|Paulo Eduardo de Andrade Baltar|
So far, the 21st century has been good to many Brazilians. Formal employment and the minimum wage have risen, the purchasing power of those earning average pay has recovered, open unemployment has fallen, and undocumented subcontracting has been curbed. Average household incomes have risen and poverty has declined. Positive macroeconomic developments, a range of progressive government policies and improved collective bargaining outcomes have all played a part in this.Purchasing power regained
Under the two successive presidencies of Luiz Inácio Lula da Silva (“Lula”), income inequality in Brazil has shown just a small decrease, from a Gini index of 0.58 in 2002 to 0.55 in 2008. Much more significant is the marked change in the labour market configuration, which has had a very positive impact on poverty levels. From 61.4 million people in 2003, the number living in poverty dropped to 41.5 million in 2008 (a cut from 34.3% to 21.9% of the total population). Those in absolute poverty fell from 26.1 million in 2003 to 13.9 million in 2008 (from 14.6% to 7.3%).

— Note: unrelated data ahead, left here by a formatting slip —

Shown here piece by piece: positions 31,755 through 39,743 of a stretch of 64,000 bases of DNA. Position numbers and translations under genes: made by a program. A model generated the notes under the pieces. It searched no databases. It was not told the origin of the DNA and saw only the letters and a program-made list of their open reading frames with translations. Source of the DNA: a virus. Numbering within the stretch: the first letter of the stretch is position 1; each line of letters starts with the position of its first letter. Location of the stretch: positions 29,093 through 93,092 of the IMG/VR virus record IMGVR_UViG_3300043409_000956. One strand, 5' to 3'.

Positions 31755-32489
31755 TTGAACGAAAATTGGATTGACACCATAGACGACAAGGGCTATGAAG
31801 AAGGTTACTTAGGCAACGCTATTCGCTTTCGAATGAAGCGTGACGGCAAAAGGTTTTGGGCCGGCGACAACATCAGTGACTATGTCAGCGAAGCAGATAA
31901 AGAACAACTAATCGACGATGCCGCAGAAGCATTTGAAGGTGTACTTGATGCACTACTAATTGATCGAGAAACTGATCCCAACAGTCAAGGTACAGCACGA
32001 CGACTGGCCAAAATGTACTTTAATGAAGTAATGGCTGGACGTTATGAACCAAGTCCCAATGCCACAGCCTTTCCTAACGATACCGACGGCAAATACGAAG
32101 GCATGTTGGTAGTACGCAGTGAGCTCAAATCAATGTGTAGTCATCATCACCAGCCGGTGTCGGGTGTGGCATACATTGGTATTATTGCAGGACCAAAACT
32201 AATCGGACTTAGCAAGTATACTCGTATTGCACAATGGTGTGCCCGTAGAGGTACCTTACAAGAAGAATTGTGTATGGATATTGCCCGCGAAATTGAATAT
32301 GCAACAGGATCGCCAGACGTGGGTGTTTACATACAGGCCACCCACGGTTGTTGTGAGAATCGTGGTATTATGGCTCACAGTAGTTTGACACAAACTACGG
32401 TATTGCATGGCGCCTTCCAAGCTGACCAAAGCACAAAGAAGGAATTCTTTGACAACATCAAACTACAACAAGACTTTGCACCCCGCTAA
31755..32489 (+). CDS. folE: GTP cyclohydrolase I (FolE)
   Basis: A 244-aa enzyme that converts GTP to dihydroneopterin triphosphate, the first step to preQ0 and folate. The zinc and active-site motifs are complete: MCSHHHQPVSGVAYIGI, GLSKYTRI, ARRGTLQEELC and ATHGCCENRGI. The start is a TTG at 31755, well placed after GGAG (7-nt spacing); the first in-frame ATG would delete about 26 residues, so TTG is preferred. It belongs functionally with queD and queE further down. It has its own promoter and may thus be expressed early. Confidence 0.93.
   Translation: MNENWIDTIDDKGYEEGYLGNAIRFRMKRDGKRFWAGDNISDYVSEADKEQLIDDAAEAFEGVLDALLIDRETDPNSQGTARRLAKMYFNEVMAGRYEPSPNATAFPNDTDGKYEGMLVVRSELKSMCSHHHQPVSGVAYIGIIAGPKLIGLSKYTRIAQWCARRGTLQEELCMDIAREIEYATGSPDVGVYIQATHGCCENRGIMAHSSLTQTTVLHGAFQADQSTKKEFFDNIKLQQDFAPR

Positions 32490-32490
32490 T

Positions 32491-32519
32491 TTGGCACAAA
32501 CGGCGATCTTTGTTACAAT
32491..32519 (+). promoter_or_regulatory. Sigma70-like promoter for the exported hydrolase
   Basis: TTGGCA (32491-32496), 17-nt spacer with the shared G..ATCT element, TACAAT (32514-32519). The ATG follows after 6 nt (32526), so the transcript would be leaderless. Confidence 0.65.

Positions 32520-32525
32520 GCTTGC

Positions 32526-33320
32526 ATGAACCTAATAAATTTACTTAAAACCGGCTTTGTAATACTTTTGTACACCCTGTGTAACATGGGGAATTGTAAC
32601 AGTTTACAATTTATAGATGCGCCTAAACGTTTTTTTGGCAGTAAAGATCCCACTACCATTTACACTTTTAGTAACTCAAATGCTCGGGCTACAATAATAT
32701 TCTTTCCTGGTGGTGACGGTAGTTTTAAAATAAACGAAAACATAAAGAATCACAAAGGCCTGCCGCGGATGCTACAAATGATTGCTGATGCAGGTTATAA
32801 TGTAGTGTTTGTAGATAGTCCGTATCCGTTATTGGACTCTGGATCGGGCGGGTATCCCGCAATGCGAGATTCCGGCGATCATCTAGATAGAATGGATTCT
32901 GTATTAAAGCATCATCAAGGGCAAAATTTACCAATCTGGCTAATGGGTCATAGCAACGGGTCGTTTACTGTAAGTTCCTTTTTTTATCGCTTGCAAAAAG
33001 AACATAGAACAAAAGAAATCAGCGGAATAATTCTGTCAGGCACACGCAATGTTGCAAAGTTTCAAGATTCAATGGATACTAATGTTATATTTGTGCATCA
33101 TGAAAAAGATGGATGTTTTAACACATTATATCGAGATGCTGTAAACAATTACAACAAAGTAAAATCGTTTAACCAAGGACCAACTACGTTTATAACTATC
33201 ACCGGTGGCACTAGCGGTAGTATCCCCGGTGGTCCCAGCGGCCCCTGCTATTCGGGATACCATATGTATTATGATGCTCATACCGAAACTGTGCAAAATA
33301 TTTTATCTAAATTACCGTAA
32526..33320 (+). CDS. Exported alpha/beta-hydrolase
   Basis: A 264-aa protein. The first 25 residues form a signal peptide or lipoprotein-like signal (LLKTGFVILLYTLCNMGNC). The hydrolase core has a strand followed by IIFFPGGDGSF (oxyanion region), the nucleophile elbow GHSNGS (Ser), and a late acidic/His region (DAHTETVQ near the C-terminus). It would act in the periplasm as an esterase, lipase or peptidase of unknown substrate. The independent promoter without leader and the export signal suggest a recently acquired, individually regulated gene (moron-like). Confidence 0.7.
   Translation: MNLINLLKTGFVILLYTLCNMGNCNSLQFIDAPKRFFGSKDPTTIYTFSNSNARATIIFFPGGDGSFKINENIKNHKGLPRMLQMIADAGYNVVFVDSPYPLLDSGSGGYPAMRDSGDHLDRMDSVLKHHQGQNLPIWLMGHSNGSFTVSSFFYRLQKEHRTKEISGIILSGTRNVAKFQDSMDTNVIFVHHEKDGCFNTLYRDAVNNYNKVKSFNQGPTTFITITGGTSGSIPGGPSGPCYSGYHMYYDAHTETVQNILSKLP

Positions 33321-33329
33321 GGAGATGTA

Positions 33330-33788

The recovery in the purchasing power of the minimum wage has been crucial here. It really gained momentum from 2005 on, when the federal government made an explicit commitment to promoting it. Between 2003 and 2008, the minimum wage rose faster than inflation, providing workers at the base of the income pyramid with significant real gains (38.3%). The government established a policy of annual adjustment that takes account of past inflation and adds up the average GDP growth of the two previous years. There has also been an important, though smaller, increase in the real median wage. Its purchasing power rose by 23.5%.Formalising jobs